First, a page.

Q & A

Tony Dovolani discusses his “Dancing with the Stars” success

By Lori Hutzler Eckert


Ballroom dancing is back and in a big way, thanks in part to the success of a competitive reality television show that quickly captured America’s unpredictable attention. ABC’s “Dancing with the Stars” fox-trotted its way up the ratings over the past two seasons as celebrities, coupled with professional dancers, went toe-to-toe to capture the show’s coveted trophy.

One dance pro, Tony Dovolani, caught the limelight on his own, with a passion for perfection and pure talent. The award-winning Dovolani was partnered with Stacy Keibler, a stunning and surprisingly graceful professional wrestler. The two were favored to win but lost in the final round.

Dust didn’t settle on Dovolani’s dance shoes before he was practicing and instructing his art once again in one of his favorite ballrooms, which happens to be the Fred Astaire Dance Studio, located in Fort Walton Beach.

Dovolani took a few minutes from his work to talk to Emerald Coast Magazine’s Lori Hutzler Eckert about how he found his way to the Florida Panhandle, dancing with Keibler to the finals, and America’s renewed interest in the art of ballroom dancing.

EC: How did you come to be a competitive ballroom dancer?

TD: When I came to the U.S. (from Kosovo), the first thing I wanted to do was go to a Fred Astaire school, and my dream came true. I never thought of myself as anything other than a dancer. When you find something that you go to sleep thinking about . . . I guess that is what you are meant to be.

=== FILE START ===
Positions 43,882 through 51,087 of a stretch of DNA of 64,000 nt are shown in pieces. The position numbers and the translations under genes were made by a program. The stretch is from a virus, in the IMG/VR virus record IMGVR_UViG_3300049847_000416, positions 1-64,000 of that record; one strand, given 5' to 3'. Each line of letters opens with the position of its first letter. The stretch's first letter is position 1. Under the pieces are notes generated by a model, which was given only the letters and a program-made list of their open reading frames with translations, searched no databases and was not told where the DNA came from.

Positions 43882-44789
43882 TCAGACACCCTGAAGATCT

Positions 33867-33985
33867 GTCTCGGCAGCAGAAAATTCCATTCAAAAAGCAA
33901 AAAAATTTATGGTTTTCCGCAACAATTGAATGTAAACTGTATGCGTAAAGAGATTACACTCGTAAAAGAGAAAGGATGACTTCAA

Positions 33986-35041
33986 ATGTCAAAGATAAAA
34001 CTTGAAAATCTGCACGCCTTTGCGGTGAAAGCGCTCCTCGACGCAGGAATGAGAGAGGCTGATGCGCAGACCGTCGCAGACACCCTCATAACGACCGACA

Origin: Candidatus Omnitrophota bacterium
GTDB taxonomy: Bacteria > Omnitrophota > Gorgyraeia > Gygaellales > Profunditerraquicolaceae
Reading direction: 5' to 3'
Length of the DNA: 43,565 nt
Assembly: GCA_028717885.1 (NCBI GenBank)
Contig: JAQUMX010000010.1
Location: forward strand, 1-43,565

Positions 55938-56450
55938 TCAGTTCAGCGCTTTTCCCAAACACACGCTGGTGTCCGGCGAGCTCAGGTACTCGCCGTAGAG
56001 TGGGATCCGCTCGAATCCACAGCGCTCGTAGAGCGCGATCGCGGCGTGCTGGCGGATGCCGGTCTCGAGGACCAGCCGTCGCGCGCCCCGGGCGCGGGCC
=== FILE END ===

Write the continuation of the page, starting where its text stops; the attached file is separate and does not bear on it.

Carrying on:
EC: How do you know Bruno and Luann Triliegi, owners of the local Fred Astaire Dance Studio?

TD: When I first met them, they were the U.S. ballroom champions and they had been dance directors for the Fred Astaire company. I really loved watching them dance; they have such charisma, and I just wanted to be like them. They have been my coaches for the last 10 years, and they helped me get my American Rhythm Champion title.

EC: “Dancing with the Stars” had nearly double the viewers of the Olympics. What is your reaction to that surprising fact?

TD: I am very excited about the fact that ballroom dancing is getting the recognition it finally deserves. It has been a sport for more than a hundred years.

EC: What did you think when you were told you were coupled with a professional wrestler?

TD: As soon as I signed the contract, they brought me into an office and said they partnered me with a wrestler and she is 5 feet, 11 inches tall. I was picturing a monster! I didn’t know what to expect, and then I opened the door and it was Stacy. But more importantly, after talking with her for a while, you learn that she is so sweet – she is the all-American girl. You can’t get any nicer than her.

EC: You and Stacy were the odds-on favorites up until the last moment; it must be bittersweet to get that close.

TD: We got to dance in the final, and we left with a perfect score. So as far as we are concerned, we left as champions.

EC: You have been a significant part of America’s rekindled love affair with ballroom dancing. How does that feel?

TD: I’ve always wanted to create some sort of legacy. God has given me a path, which I have no control over, because I have realized things that I never imagined. All of us look for a reason why we are in this world, and I think I found mine.